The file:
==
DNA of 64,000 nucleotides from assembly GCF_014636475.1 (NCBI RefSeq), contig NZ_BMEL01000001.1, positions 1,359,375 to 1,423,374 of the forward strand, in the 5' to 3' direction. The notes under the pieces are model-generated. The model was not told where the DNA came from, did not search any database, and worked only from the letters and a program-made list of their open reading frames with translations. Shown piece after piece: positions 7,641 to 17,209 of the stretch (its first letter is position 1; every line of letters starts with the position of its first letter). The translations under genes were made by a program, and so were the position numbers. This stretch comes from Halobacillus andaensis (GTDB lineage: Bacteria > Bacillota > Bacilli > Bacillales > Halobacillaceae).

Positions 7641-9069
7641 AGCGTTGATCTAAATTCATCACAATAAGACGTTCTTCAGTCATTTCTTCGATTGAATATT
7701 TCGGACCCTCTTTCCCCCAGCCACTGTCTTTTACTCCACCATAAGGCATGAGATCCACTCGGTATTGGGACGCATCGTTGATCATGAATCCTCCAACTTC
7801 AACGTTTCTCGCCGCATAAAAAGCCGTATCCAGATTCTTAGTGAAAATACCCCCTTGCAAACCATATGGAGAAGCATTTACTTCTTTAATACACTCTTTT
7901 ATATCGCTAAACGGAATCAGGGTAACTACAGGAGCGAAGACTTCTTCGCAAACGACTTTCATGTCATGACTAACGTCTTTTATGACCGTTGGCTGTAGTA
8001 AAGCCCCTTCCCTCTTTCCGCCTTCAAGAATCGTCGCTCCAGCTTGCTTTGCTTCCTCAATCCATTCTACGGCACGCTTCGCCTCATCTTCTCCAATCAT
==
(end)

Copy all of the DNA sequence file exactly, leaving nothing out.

DNA of 64,000 nucleotides from assembly GCF_014636475.1 (NCBI RefSeq), contig NZ_BMEL01000001.1, positions 1,359,375 to 1,423,374 of the forward strand, in the 5' to 3' direction. The notes under the pieces are model-generated. The model was not told where the DNA came from, did not search any database, and worked only from the letters and a program-made list of their open reading frames with translations. Shown piece after piece: positions 7,641 to 17,209 of the stretch (its first letter is position 1; every line of letters starts with the position of its first letter). The translations under genes were made by a program, and so were the position numbers. This stretch comes from Halobacillus andaensis (GTDB lineage: Bacteria > Bacillota > Bacilli > Bacillales > Halobacillaceae).

Positions 7641-9069
7641 AGCGTTGATCTAAATTCATCACAATAAGACGTTCTTCAGTCATTTCTTCGATTGAATATT
7701 TCGGACCCTCTTTCCCCCAGCCACTGTCTTTTACTCCACCATAAGGCATGAGATCCACTCGGTATTGGGACGCATCGTTGATCATGAATCCTCCAACTTC
7801 AACGTTTCTCGCCGCATAAAAAGCCGTATCCAGATTCTTAGTGAAAATACCCCCTTGCAAACCATATGGAGAAGCATTTACTTCTTTAATACACTCTTTT
7901 ATATCGCTAAACGGAATCAGGGTAACTACAGGAGCGAAGACTTCTTCGCAAACGACTTTCATGTCATGACTAACGTCTTTTATGACCGTTGGCTGTAGTA
8001 AAGCCCCTTCCCTCTTTCCGCCTTCAAGAATCGTCGCTCCAGCTTGCTTTGCTTCCTCAATCCATTCTACGGCACGCTTCGCCTCATCTTCTCCAATCAT